Today we rolled out the 735.0.0 release of CoreOS Linux to the alpha channel. Our CoreOS Linux version numbers are counted from our epoch on July 1, 2013, which means this month marks the end of our second year working on CoreOS Linux.
Two years ago we started this journey with a vision of improving the consistency, deployment speed and security of server infrastructure. In this time we have kicked off a rethinking of how server OSes are designed and used. In a recent article InfoWorld said:
CoreOS Linux “was the first influential micro operating system designed for today’s cloud environments.”
Last year, we celebrated our first stable channel release and since then we have been hard at work pushing important bug fixes and feature releases to that channel every 2.5 weeks on average.
CoreOS Year 1 Highlights
In the post for that first stable release we highlighted our progress to date:
- CoreOS engineers contributed features and fixes to open source projects including Docker, the Linux kernel, networkd, systemd and more
- Official CoreOS image added to Google Compute Engine, Rackspace, Amazon
- Joined the Docker Governance Board as a Contributing Member
- Today’s most respected technology companies and many Fortune 500 companies are using and testing CoreOS in their environments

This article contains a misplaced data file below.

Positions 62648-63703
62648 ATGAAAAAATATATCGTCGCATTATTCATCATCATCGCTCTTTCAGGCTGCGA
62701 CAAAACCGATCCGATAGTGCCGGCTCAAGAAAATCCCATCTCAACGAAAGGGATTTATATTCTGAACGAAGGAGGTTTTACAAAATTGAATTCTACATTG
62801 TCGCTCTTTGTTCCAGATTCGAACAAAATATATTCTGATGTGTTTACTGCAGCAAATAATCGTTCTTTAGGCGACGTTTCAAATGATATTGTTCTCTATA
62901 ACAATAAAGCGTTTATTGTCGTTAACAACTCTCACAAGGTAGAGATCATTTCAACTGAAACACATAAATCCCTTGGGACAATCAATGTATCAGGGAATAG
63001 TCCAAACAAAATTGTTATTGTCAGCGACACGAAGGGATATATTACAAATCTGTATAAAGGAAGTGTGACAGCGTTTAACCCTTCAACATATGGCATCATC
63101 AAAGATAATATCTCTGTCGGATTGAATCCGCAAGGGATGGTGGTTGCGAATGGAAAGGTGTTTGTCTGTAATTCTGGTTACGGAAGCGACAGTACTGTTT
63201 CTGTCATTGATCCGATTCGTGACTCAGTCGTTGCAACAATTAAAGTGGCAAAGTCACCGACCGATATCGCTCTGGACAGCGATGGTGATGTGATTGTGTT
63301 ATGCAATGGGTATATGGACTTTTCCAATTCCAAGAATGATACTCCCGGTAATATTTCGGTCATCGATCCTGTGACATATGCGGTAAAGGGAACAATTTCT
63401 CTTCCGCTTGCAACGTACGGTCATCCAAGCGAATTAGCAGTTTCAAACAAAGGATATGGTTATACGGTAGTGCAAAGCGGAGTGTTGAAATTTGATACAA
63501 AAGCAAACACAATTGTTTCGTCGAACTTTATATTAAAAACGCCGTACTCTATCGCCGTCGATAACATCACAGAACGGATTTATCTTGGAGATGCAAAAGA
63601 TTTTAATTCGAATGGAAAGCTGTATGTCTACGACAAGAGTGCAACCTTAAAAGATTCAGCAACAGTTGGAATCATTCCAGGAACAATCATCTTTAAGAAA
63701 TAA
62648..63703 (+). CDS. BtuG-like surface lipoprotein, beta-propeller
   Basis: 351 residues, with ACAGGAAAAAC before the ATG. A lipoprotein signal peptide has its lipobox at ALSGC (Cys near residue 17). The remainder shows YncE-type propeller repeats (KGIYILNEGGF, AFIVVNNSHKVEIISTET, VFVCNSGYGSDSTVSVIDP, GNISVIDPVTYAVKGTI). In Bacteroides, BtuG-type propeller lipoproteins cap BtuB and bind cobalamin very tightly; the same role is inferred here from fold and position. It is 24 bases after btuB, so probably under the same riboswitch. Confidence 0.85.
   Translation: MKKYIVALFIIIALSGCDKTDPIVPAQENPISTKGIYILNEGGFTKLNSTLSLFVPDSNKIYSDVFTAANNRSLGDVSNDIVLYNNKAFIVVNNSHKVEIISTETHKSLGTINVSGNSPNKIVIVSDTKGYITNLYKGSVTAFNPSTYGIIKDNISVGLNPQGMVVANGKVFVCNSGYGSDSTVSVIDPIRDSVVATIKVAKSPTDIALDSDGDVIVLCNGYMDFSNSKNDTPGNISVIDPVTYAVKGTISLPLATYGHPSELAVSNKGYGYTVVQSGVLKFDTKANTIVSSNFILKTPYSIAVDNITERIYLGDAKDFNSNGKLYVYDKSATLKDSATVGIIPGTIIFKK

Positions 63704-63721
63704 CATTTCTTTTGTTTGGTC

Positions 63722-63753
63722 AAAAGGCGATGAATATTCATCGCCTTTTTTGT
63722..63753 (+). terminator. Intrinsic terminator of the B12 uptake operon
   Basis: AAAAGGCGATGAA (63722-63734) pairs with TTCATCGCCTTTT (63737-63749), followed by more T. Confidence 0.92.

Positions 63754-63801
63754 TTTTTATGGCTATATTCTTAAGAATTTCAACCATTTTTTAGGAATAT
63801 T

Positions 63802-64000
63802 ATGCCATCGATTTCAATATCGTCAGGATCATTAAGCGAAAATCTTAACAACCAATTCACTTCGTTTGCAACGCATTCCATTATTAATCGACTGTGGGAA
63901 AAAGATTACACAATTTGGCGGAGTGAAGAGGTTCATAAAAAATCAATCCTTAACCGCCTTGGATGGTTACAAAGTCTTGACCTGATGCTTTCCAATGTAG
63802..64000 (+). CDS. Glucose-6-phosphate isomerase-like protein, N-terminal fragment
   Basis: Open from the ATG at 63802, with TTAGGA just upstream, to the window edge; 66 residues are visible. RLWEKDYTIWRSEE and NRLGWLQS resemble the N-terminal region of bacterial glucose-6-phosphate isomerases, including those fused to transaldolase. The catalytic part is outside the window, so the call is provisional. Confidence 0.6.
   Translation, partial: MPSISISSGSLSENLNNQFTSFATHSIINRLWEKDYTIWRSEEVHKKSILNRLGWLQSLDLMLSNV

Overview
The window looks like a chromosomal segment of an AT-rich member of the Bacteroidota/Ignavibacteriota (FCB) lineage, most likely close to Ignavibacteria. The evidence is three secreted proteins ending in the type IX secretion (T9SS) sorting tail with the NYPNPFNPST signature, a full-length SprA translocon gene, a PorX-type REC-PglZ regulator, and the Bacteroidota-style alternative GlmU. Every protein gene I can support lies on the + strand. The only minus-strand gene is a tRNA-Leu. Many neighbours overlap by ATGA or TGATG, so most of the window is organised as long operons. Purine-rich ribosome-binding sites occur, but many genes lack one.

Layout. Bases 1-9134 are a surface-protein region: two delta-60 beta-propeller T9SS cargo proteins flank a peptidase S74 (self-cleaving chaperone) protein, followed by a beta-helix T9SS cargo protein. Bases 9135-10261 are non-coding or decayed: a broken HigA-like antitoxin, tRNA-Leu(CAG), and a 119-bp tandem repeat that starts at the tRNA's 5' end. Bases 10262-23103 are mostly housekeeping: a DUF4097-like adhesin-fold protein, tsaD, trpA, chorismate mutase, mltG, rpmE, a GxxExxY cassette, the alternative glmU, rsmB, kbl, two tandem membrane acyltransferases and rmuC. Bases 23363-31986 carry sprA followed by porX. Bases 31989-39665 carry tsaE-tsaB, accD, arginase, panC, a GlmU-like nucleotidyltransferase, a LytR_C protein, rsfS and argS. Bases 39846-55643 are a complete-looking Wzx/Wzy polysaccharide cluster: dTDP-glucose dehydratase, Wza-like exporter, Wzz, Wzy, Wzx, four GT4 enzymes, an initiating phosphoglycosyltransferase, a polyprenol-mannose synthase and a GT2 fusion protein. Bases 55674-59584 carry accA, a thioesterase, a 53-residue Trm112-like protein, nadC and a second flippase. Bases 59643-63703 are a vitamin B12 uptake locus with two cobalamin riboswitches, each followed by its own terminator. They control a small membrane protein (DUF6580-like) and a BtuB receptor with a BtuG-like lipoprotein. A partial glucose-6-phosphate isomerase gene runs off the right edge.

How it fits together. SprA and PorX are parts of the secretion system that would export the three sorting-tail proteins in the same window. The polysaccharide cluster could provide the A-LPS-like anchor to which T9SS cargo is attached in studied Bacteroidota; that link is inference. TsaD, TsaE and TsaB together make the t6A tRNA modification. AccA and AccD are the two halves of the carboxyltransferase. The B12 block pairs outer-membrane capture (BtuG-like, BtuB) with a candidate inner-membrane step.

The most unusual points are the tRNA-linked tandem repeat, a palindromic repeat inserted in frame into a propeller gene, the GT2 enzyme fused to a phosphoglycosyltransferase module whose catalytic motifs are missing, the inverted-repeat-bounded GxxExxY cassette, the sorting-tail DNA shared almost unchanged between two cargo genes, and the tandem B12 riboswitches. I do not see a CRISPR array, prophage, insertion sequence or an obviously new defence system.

CoreOS Year 2 Highlights
In the tradition of that post one year ago, let’s take a look at some of the highlights from the last year of CoreOS.
- Announced Tectonic, a commercial Kubernetes platform that combines the CoreOS stack with Kubernetes to bring companies Google-style infrastructure
- Worked with community partners to create App Container (appc), a specification defining a container image format, runtime environment and discovery protocol, to work towards the goal of a standard, portable shipping container for applications
- Created rkt, a container runtime designed for composability, security and speed and the first implementation of appc
- Quay.io joined CoreOS to provide Enterprise Registry, delivering secured hosting of your container repositories behind the firewall
- Released etcd 2.0, which powers important projects in the container and distributed systems ecosystem including the flannel, locksmith, fleet and Kubernetes projects. etcd also supports community projects like HashiCorp’s Vault, and Docker 1.7s networking backend.
- Joined forces with industry leaders to launch the Open Container Project, chartered to establish common standards for software containers
Our ability to build and ship innovative and high-quality projects is due in large part to the feedback and interest from our community. Thank you for all of your help in contributing, bug testing, promoting and learning more about what we are doing here at CoreOS.
Celebrate With Us at GopherCon
We will be celebrating our second birthday with our friends at GopherCon in Denver. Swing by our booth to get a limited edition CoreOS GopherCon sticker. Or, join us at our birthday party, brought to you by our friends from Couchbase and Iron.io on Thursday, July 9, at 8 p.m. MDT. Lastly, don’t miss our hack day on Friday, July 10, where you can work alongside a CoreOS engineer, learn about our open source projects and compete for prizes.
RSVP for our Second Birthday Party
Thursday, July 9 at 8 - 11 p.m. MDT
CoreOS Birthday Hack Day
Friday, July 10 at 10 a.m. - 5 p.m. MDT
Room 403, GopherCon in Denver, Colorado